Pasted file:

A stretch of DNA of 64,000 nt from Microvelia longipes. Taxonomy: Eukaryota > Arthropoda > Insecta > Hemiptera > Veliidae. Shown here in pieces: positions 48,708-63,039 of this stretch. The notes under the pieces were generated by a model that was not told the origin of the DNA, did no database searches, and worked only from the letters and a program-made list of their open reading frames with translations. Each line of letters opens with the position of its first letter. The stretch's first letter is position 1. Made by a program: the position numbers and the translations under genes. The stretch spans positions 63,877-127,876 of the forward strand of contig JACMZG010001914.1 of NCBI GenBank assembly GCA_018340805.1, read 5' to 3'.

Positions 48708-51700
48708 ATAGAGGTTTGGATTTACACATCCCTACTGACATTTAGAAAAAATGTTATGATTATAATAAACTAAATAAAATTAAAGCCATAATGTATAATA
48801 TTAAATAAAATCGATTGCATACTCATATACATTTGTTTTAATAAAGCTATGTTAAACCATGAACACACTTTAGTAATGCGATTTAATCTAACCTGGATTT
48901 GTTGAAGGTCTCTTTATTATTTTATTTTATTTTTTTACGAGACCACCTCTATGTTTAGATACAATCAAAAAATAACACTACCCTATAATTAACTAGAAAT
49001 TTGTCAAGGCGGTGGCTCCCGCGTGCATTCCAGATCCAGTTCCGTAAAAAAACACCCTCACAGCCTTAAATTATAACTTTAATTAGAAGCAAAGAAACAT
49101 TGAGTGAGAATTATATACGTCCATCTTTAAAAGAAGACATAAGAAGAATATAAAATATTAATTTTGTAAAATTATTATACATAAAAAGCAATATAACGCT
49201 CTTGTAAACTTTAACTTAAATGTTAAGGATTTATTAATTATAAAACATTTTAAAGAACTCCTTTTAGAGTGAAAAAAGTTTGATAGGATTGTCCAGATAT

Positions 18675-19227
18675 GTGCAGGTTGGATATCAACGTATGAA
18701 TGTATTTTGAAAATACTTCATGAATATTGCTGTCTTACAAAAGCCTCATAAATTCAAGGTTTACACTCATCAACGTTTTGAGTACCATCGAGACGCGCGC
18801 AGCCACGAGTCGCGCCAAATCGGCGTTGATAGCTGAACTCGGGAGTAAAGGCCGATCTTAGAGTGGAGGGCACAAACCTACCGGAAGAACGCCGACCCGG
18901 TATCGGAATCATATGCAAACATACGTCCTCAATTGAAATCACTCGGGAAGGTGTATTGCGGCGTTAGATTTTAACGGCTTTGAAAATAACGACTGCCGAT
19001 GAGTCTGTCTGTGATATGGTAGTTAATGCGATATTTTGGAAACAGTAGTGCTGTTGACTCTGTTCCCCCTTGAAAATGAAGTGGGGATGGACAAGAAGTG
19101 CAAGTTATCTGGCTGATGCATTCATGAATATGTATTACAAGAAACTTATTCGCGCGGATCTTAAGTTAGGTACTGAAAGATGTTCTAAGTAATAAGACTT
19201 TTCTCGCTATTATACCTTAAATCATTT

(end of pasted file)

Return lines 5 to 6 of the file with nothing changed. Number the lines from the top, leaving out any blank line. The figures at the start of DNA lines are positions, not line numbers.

48901 GTTGAAGGTCTCTTTATTATTTTATTTTATTTTTTTACGAGACCACCTCTATGTTTAGATACAATCAAAAAATAACACTACCCTATAATTAACTAGAAAT
49001 TTGTCAAGGCGGTGGCTCCCGCGTGCATTCCAGATCCAGTTCCGTAAAAAAACACCCTCACAGCCTTAAATTATAACTTTAATTAGAAGCAAAGAAACAT